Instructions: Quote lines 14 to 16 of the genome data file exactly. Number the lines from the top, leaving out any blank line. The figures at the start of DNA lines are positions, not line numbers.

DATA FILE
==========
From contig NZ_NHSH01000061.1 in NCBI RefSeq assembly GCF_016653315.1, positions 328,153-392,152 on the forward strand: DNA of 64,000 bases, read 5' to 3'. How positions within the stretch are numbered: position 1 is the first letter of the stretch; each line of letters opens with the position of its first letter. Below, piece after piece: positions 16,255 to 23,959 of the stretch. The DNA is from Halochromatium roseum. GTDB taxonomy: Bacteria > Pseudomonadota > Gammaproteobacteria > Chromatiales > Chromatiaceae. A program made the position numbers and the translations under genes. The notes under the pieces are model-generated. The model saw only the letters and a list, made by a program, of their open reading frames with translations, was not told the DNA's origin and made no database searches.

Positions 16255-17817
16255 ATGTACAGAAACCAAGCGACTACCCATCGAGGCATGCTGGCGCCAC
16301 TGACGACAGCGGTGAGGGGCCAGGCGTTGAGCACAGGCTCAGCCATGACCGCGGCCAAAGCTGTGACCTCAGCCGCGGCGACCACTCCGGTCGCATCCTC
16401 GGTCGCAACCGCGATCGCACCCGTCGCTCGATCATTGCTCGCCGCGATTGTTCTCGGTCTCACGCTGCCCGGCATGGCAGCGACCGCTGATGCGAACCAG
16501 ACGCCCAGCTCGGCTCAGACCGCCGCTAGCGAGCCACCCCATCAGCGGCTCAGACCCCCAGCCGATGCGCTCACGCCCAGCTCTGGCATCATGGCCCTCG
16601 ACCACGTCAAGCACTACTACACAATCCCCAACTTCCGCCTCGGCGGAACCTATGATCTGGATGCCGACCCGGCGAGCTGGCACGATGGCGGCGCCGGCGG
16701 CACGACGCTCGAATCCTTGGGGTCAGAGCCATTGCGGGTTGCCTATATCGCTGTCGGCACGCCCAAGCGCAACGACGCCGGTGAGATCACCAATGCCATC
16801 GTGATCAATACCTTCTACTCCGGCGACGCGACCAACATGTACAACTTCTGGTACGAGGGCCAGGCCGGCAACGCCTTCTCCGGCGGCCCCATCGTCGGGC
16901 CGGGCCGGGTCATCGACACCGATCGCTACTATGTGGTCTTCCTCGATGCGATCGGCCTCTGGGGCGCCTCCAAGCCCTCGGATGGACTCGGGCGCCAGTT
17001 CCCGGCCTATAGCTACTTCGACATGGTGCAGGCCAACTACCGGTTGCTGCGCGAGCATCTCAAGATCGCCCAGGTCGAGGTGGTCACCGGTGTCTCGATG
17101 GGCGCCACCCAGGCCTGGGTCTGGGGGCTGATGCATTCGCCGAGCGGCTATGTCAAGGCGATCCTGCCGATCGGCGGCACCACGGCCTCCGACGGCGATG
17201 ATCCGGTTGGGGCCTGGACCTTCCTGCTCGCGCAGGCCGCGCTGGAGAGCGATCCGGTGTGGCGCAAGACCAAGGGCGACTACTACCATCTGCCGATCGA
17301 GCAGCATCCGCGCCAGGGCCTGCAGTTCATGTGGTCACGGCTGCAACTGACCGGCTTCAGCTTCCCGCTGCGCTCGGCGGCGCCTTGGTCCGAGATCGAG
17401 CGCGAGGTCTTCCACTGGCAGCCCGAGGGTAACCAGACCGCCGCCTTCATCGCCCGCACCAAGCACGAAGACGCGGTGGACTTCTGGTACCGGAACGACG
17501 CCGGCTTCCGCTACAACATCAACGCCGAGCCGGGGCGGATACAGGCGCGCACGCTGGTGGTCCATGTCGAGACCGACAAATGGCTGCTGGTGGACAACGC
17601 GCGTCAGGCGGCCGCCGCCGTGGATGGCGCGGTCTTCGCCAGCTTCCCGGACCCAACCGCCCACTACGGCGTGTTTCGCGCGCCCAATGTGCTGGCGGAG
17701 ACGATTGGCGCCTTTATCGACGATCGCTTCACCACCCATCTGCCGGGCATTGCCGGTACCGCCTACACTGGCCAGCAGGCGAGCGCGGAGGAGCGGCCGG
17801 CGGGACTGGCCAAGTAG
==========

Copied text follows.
17301 GCAGCATCCGCGCCAGGGCCTGCAGTTCATGTGGTCACGGCTGCAACTGACCGGCTTCAGCTTCCCGCTGCGCTCGGCGGCGCCTTGGTCCGAGATCGAG
17401 CGCGAGGTCTTCCACTGGCAGCCCGAGGGTAACCAGACCGCCGCCTTCATCGCCCGCACCAAGCACGAAGACGCGGTGGACTTCTGGTACCGGAACGACG
17501 CCGGCTTCCGCTACAACATCAACGCCGAGCCGGGGCGGATACAGGCGCGCACGCTGGTGGTCCATGTCGAGACCGACAAATGGCTGCTGGTGGACAACGC